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The Correspondent March-April 2003 PDF Print E-mail
The Correspondent
(Journal of The Foreign Correspondents' Association)
March-April 2003


Newsletter Index FCA Honours 'Thorpedo'
Champion Olympic swimmer Ian Thorpe, known to his legion of fans around the world as Thorpedo, has been named Australia's Face Abroad for 2002. The new award, chosen by members of the Foreign Correspondents' Association, was announced at a special ceremony in Sydney on January 22.
The presentation was made by Sydney Lord Mayor Frank Sartor who gave the award to Ian Thorpe's mother, Margaret. Thorpe himself, who was competing in Europe, appeared via a video link-up from Stockholm.
"This is a great honour," Thorpe said. "To represent the country in sport is one thing but to win an award representing all of Australia is the ultimate accolade".
On his return to Australia Thorpe more than repaid his debt by giving a press conference at the Sydney Media Centre - his only media commitment during his sojourn.
Ian Thorpe
FCA Honours 'Thorpedo'
The swimmer, who defeated 15 other prominent Australians to snare the Face Abroad gong, told a packed room that he was delighted to accept the award.
"I feel very honoured to be on the same list as these other people voted on and even more pleased to have been chosen as Australia´s Face Abroad", he said.
The award is for the person who, in the opinion of the foreign press, best represents Australian culture, attitude and ideals -- and someone "who gives an insight into Australian society, the Australian people and the Australian way of life".
FCA members chose Thorpe from a shortlist of 15 nominees, including Bob Brown, Richard Butler, General Peter Cosgrove, Russell Crowe, Alexander Downer, Malcolm Fraser, Cathy Freeman, Lleyton Hewitt, Peter Hughes, Barry Humphries, Thomas Keneally, Nicole Kidman, Kylie Minogue, Greg Norman, and Karrie Webb. Both Nicole Kidman and Malcolm Fraser scored well in the voting, but were clearly outclassed by the 19-year old world champion from Sydney.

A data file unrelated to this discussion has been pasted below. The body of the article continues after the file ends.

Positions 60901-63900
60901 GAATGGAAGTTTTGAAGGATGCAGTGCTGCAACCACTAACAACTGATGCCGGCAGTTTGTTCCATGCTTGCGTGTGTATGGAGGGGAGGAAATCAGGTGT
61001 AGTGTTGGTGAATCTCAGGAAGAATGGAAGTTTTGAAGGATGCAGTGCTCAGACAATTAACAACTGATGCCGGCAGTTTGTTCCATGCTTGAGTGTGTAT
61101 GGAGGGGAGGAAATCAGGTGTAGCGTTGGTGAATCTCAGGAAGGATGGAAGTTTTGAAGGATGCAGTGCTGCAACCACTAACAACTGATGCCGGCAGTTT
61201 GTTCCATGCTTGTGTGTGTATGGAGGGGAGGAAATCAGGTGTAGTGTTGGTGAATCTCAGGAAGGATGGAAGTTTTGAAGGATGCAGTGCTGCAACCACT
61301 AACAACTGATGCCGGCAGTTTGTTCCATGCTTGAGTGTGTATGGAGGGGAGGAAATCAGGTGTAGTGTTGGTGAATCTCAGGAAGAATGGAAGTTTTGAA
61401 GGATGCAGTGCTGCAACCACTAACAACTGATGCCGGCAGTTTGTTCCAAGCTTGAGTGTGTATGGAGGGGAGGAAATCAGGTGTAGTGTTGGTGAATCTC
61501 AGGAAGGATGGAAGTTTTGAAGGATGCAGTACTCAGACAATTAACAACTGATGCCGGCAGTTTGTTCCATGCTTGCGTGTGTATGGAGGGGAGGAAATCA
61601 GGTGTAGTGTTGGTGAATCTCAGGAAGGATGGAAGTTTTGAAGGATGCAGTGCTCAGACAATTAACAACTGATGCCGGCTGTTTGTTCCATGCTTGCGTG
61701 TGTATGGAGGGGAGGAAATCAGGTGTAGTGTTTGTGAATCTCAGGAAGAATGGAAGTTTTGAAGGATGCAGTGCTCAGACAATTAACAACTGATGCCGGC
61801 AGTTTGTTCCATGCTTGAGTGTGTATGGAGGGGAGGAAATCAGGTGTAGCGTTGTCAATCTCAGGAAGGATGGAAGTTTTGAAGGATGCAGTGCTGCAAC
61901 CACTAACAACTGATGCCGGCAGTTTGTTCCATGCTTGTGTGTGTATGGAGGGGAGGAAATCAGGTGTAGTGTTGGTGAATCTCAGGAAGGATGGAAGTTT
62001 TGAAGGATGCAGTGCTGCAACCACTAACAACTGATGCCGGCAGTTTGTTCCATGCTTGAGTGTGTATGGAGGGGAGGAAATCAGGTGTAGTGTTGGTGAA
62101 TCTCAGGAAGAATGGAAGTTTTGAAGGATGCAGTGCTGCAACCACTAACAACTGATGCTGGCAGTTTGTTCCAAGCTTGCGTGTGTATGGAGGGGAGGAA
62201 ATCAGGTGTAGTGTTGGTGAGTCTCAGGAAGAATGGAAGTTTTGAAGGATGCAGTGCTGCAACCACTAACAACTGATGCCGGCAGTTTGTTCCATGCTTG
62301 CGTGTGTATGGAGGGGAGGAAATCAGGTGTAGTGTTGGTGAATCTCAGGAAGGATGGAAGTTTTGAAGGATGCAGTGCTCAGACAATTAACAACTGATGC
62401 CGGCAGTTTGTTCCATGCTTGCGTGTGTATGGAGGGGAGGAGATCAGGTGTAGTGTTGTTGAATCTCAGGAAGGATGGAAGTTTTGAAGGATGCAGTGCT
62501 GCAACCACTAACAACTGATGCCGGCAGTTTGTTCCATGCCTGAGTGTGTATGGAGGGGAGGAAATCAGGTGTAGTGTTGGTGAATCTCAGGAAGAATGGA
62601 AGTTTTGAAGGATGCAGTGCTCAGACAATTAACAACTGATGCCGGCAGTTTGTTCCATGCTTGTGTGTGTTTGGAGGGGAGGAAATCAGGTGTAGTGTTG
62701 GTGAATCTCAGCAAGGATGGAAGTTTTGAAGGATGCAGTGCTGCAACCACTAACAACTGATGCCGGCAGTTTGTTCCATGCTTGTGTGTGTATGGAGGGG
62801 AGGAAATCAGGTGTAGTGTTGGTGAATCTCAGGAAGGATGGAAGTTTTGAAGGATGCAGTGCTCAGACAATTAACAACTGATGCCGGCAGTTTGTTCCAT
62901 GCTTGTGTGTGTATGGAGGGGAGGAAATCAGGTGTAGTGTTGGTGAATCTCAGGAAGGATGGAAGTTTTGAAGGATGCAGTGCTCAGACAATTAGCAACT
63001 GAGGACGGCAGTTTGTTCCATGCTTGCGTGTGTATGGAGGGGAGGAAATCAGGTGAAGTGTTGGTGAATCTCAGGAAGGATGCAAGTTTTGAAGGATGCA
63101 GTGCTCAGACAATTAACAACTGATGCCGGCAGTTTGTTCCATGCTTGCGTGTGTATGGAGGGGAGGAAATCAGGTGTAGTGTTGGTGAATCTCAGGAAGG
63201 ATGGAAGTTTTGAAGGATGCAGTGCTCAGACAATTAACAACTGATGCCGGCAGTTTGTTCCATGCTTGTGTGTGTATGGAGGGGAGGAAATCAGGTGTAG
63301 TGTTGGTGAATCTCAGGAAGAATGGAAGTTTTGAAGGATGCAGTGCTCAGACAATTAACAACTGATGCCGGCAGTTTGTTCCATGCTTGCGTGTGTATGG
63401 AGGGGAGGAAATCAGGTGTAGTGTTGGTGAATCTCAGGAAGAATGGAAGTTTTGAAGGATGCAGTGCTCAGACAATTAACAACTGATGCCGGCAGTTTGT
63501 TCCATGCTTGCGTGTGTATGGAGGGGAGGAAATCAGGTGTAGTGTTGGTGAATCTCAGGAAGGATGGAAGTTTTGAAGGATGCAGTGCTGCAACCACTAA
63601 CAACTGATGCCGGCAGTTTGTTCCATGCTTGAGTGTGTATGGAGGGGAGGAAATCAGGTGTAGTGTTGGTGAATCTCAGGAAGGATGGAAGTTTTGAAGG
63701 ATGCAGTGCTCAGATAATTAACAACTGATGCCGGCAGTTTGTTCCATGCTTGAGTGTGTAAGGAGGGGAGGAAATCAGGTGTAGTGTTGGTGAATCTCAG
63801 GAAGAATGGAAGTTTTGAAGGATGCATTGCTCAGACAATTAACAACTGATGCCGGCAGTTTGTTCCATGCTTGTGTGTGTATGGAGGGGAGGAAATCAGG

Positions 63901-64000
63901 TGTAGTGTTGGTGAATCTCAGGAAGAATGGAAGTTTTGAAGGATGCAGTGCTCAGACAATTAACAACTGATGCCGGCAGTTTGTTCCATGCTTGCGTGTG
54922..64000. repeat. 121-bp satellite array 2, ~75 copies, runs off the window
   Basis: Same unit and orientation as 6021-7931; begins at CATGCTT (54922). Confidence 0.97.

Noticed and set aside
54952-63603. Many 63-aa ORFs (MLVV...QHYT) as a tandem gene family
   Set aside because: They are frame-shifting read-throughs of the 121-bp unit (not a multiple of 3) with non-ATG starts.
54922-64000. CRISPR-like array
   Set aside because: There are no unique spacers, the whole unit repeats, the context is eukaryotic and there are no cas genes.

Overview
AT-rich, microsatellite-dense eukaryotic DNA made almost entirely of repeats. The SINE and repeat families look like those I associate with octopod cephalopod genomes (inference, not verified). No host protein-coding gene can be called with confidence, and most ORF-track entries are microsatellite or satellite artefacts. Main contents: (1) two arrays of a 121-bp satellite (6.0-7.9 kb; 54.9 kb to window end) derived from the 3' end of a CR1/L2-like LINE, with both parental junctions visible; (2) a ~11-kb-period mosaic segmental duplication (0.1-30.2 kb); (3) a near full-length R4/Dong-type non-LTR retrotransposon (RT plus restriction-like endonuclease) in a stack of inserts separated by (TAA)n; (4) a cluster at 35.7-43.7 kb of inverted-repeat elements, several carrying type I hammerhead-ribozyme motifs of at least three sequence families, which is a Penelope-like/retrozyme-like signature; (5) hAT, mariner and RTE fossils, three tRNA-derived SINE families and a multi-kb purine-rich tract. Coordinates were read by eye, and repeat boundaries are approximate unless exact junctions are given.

"Ian Thorpe is a good first up winner of this award," said FCA president Agneta Didrikson. "He is athletic, honest, fresh faced and reflects Australian values, at home and abroad. It is well deserved."
At the Sydney Media Centre, Thorpe was asked if he had any career plans after retiring from swimming. "I hope to keep on swimming until the Beijing Olympics, but you never know. I will only go on if I still like what I am doing", he said. As for life after the pool, Thorpe said he was toying with a number of possibilities but had not yet made up his mind. "I want to find an occupation that I can be as passionate about as I am about my swimming," he said. Apart from his swimming and media commitments, Thorpe has also launched a trust to promote better health and education among young people in Australia. The Fountain for Youth Trust is now working with indigenous communities in the Northern Territory.

Newsletter Index Remembering Russell Spurr by John Tulloh
One of the FCA's founding members, Russell Spurr, died in Sydney on December 20, 2002, aged 80. His career in journalism spanned 65 years with a break for wartime duty with the Indian Navy.
Russell settled in Australia in 1985, moving here from Hong Kong after an extensive and adventurous international career of chasing, reporting and analysing the news.
Contrary to modern opinion, Russell demonstrated that a university education was not essential in order to succeed in journalism. He began his career at the age of 15 on the Brentwood Gazette near his hometown in Essex, England. Three years later he joined the Grimsby Evening Telegraph.
Russell and Rosemary Spurr, John Tulloh
Russell Spurr and wife, Rosemary, with John Tulloh
World War 2 intervened and he wound up in India where he joined the Indian Navy. After the war, he returned to Grimsby before moving on to the BBC. But it was far-flung places which really interested him. His career was to take him to Japan, South Korea, Hong Kong, India and Canada before he made Australia his home.
Russell became the Far East correspondent for the London Daily Express during its heyday under Lord Beaverbrook, covering the Korean War, Dien Bien Phu and the rising nationalism in South East Asia.
He then moved on to TV, including a stint as a producer/reporter for ITV's famous World in Action weekly documentary series. He scandalised Hong Kong with an expose of what many of the locals regarded as the unthinkable: police corruption.